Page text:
From the From the President column of the January 2010 issue of Perspectives on History
Doing History for Life
Barbara D. Metcalf, January 2010
Those of us who have had careers as college teachers can carry our professional identity life long. In my case, with my retirement this year, I now often identify myself as “professor of history, emerita.” I feel lucky in having been able to make the choice to take up this title at a time when many colleagues feel constrained to postpone retirement because of the economic downturn. But I feel lucky as well in that a career focused on history often leaves us with varied resources to draw on as we move into a later stage of life.
Our careers as historians vary enormously depending on a very wide range of factors, among them personality and the kind of employment we find ourselves in. The ways we continue doing history after retirement, if we do so, vary as well. One of my brothers-in-law also retired this year after a career as a community college teacher. A person whose job encouraged wide-ranging interests, he has begun studying Arabic, a far cry from his graduate field in German history. And he is currently applying his excellent skills as a teacher by volunteering in a community-based writing program. Equally remarkable is the post-retirement activity of an emeritus colleague from the University of California system, who is now teaching ancient Roman history to prisoners at San Quentin.
The distinguished Americanist historian, Merrill D. Peterson, must have thought he was breaking with his earlier career completely when he joined the Peace Corps at age 76. But according to a recent obituary, his moral commitments and his historian’s skills, reinforcing each other, led him to write a history of the genocide in Armenia, the country he was posted to, in a book published in 2004.1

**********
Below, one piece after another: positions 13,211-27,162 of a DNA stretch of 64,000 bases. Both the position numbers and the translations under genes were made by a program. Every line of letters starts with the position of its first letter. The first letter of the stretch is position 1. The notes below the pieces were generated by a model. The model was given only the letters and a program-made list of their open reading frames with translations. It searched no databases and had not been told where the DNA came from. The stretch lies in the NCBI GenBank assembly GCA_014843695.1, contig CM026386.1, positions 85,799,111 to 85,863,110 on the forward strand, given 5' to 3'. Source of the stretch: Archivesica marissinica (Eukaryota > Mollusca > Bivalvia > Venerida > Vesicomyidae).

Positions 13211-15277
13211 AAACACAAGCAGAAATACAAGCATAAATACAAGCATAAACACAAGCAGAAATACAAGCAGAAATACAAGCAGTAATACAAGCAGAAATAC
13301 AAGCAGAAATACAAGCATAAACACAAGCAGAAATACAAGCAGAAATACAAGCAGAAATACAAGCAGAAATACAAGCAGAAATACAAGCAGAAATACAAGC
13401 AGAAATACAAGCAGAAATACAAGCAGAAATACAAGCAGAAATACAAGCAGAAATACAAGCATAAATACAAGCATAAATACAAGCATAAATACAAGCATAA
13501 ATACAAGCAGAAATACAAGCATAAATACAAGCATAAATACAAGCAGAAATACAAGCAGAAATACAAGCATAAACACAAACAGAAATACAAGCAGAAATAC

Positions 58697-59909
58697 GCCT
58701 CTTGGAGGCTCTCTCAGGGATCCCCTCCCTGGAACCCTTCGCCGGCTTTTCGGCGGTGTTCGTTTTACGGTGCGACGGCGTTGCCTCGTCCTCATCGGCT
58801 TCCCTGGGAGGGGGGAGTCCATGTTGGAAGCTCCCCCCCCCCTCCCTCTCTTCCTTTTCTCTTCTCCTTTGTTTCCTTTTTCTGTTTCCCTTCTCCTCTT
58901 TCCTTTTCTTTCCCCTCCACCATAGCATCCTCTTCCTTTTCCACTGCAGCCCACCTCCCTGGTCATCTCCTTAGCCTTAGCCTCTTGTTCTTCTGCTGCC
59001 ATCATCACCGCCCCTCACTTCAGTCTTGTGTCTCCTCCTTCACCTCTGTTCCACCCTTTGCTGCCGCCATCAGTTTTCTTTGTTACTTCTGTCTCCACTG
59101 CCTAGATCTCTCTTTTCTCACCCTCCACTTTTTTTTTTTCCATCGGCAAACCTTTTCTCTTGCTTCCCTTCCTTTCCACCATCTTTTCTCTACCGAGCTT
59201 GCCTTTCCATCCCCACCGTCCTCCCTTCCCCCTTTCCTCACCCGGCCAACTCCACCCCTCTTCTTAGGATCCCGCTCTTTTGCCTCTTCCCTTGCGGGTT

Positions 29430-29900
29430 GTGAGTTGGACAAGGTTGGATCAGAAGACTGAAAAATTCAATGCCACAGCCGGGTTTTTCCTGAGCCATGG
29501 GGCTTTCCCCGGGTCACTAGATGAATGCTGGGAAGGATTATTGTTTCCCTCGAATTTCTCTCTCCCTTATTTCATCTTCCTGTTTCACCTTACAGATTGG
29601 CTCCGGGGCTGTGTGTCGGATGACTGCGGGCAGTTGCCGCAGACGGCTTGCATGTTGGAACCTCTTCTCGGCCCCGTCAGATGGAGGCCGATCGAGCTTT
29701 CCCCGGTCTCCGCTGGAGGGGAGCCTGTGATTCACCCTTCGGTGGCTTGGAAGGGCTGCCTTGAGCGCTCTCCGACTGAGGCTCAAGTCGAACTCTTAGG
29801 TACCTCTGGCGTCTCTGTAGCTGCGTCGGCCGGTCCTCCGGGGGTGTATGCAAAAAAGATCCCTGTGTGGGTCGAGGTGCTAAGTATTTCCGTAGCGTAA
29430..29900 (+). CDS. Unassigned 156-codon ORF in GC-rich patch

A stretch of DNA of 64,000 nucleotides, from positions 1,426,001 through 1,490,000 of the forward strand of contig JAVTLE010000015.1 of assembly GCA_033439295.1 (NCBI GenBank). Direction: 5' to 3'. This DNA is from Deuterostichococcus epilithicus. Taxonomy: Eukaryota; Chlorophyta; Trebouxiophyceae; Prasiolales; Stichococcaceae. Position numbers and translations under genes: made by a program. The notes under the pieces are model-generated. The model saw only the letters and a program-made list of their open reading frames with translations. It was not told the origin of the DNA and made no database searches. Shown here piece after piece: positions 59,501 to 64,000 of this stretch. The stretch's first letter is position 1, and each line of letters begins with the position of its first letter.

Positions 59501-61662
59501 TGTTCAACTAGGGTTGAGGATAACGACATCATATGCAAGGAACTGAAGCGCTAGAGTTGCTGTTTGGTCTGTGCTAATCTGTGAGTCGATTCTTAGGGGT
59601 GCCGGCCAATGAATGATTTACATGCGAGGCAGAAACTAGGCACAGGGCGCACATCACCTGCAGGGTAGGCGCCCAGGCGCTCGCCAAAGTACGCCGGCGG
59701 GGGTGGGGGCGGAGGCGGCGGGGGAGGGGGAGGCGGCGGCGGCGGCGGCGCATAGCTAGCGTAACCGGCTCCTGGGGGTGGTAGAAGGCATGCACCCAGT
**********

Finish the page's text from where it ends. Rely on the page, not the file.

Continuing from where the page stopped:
Another activity many of us have perhaps long been envious of is “a new career” for emeriti as tour group leaders or lecturers. Apart from the pleasure of travel for those able to do this, there is also the pleasure of making a contribution to the historical understanding of a receptive audience. I think of a historian of the 20th century United States who has lectured on tours to the Panama Canal and Alaska. Imagine how much more nuanced a picture of the social and political implications of U.S. involvement in those areas is gained by those travelers in the company of a historian who himself has produced revisionist arguments on American society and politics. One of my former colleagues, a master teacher, captivated generations of undergraduates by introducing the history of Europe by a focus on successively important cities. Having myself heard one of his unforgettable lectures, I can imagine how enriching it must be to see these cities in his company.
For those of us whose historical activities have included research and writing, retirement can, of course, be a particularly golden time, and for myself I’ve been thoroughly enjoying the beginnings of a new project. As someone who has worked primarily on the transformations of Islamic educational institutions and Islamic reform movements, I’m astonished to find myself immersed in a very different project focused on one of colonial India’s princely states.